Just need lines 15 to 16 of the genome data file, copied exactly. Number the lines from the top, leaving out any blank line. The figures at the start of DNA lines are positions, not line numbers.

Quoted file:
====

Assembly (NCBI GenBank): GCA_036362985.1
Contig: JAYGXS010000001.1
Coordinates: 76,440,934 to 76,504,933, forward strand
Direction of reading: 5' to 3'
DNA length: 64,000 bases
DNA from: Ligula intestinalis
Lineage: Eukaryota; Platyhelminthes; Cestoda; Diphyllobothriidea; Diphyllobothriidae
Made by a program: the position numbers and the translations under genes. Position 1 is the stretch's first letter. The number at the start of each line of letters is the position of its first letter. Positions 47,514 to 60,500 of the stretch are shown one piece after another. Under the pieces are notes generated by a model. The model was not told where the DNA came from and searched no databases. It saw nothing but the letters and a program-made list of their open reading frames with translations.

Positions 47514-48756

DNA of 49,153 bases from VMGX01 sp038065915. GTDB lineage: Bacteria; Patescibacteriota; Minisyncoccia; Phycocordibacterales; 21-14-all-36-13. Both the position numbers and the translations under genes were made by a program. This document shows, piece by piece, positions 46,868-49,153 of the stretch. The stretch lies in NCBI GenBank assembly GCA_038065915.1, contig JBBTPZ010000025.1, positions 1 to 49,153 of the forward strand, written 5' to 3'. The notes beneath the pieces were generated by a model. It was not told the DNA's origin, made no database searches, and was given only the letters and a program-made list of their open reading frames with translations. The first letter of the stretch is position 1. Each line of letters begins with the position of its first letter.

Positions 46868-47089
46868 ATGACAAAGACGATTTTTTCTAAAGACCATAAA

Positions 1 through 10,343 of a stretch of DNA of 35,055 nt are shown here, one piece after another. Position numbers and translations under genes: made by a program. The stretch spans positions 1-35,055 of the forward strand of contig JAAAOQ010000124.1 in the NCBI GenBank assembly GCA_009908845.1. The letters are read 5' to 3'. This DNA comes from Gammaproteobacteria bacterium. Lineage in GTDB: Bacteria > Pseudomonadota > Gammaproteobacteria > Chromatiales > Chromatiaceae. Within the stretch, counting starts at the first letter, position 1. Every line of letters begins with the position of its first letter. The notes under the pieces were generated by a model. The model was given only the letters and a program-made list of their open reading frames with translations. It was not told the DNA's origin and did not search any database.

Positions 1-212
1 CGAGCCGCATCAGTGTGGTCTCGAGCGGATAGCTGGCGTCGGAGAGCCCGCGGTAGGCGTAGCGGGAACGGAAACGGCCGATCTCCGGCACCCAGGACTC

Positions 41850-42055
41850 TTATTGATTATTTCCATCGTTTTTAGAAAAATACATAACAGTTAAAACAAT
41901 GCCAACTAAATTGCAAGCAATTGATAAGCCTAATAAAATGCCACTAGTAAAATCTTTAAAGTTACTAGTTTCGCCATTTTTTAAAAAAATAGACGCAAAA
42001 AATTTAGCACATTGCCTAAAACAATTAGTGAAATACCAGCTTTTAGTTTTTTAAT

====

1 CGAGCCGCATCAGTGTGGTCTCGAGCGGATAGCTGGCGTCGGAGAGCCCGCGGTAGGCGTAGCGGGAACGGAAACGGCCGATCTCCGGCACCCAGGACTC

Positions 41850-42055